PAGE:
Martindale then went into business and owned a number of hospitality venues. When one of his pubs went on fire without insurance this was the point Martindale turned to crime to try cover the bills.
He was arrested in 2004 for being involved in the large-scale supply of cocaine as well as money laundering and served over three and half years at Berlinnie Prison.
On his release he was re-employed in the construction industry and became involved in Livingston FC as groundskeeper and assistant in training on a voluntary basis.
Martindale worked his way up in the club to eventually become manager at the time Gary Holt’s assistant.
After Holt surprisingly resigned Martindale was given the top job at the Tony Macaroni Arena in November 2020. It was at this point Martindale began his fabled fourteen game unbeaten run whilst leading the Lions.
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Not a bad bone in his body. Getting a second chance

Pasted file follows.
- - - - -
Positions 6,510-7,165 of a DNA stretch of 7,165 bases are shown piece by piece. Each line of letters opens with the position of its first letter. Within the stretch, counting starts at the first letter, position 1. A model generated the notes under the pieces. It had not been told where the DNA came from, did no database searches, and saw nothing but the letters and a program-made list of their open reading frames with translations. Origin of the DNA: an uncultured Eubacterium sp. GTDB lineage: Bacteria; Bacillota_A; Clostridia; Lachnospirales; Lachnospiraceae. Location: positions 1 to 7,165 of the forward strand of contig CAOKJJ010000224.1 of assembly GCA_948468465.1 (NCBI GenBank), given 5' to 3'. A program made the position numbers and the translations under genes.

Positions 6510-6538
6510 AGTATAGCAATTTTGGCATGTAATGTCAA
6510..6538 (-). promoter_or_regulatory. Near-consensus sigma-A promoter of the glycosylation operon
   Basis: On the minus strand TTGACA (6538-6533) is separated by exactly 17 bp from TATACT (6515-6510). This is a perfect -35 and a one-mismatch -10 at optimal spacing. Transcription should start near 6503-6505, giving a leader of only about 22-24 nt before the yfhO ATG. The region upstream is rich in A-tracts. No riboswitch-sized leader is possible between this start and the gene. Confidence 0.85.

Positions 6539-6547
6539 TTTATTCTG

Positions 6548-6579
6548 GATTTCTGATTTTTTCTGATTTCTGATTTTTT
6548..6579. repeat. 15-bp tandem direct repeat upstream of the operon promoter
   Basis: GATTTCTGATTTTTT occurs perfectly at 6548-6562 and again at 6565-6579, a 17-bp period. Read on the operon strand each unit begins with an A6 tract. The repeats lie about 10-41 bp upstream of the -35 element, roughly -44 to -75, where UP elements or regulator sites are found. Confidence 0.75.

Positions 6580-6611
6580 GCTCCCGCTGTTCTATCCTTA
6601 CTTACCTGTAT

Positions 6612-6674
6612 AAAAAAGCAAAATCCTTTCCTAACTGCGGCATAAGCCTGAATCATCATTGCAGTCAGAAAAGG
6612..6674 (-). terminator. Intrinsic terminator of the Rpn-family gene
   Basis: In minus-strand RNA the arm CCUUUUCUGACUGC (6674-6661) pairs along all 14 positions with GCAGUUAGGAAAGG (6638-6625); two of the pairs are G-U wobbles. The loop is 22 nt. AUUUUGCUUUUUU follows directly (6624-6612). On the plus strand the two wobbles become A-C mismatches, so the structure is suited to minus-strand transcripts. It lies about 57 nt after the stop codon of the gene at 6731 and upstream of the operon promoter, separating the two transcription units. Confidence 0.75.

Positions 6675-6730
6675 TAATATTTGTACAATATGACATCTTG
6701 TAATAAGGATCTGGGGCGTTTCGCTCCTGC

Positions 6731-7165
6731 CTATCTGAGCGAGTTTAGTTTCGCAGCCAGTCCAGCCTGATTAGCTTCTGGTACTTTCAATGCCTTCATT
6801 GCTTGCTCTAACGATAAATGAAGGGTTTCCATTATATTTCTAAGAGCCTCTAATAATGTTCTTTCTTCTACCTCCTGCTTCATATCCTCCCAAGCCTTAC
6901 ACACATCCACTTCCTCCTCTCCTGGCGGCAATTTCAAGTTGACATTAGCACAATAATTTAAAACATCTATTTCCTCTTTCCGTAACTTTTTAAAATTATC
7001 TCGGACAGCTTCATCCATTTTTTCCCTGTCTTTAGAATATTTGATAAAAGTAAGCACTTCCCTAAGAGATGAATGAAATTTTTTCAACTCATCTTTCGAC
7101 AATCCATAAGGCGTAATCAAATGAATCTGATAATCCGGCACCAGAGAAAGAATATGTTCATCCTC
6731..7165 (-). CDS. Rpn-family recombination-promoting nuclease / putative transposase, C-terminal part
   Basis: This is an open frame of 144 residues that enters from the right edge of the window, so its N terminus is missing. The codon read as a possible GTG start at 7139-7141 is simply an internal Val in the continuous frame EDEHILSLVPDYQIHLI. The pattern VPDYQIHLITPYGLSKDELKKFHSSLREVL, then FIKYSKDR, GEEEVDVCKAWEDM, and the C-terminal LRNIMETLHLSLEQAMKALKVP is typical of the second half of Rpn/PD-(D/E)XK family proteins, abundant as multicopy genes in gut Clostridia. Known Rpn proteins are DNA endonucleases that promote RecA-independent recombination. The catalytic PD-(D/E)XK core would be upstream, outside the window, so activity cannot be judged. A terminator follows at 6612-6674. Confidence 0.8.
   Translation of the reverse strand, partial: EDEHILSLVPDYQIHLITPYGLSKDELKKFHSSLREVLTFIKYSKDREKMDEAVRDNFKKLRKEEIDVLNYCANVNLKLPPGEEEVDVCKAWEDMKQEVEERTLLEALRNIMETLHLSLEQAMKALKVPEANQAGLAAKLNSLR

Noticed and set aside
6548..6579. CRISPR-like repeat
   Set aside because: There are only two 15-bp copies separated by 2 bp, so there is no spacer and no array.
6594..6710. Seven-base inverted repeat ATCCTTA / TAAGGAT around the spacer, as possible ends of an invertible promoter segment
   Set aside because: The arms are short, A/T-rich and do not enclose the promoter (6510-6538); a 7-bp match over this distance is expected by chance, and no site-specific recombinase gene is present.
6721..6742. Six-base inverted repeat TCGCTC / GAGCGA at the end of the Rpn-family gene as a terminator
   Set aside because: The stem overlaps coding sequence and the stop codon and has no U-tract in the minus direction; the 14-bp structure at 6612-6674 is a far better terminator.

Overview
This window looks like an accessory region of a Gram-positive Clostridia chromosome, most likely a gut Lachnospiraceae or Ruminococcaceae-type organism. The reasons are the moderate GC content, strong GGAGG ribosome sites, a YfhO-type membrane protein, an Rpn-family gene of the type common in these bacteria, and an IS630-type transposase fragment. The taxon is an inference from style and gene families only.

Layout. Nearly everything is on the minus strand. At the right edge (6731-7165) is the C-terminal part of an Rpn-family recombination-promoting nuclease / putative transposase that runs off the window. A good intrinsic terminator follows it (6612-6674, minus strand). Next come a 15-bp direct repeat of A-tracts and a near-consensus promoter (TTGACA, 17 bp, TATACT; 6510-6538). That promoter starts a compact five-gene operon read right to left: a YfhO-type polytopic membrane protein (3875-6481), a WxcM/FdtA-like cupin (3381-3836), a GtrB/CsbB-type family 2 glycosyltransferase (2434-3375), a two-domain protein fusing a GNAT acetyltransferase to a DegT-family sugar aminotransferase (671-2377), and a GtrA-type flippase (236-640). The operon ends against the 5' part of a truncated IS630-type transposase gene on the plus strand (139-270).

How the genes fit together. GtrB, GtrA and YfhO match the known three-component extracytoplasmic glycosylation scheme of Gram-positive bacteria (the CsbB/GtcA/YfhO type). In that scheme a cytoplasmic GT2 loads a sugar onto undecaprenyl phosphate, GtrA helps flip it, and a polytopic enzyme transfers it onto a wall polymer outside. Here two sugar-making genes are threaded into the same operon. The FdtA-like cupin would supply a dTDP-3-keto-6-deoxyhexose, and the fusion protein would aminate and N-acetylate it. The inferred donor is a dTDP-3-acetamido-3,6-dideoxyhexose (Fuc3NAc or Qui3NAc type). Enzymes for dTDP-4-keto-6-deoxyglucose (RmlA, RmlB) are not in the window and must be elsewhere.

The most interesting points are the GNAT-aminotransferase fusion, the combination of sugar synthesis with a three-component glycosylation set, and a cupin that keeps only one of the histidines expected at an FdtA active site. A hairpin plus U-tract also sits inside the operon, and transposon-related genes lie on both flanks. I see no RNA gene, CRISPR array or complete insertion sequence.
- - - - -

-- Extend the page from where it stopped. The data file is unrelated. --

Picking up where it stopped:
“Prison is not full of bad people. There are a lot of like-minded people in there trying to reform their life through the prison process.”
Martindale served his term in HMP Barlinnie, Glasgow, which he described as ‘horrific’, recalling times when he was locked in his cell for 23 hours a day.
But such is the man – Martindale probably holds the moniker of nicest person in football – that the Livi boss didn’t heap down on the justice system or the prison service, saying prison officers did the best they could for him.
There were clear signs Martindale wasn’t inherently bad. He enrolled in a degree in construction project management at Heriot-Watt while awaiting trial and completed the course on his release.
Martindale still visits prisoners today and tries to spread the word of how he turned his life around as an example to others.
Having been one himself, and having lived with them, the Livi boss has huge sympathy for a lot of people inside.
“Prison is not full of bad people.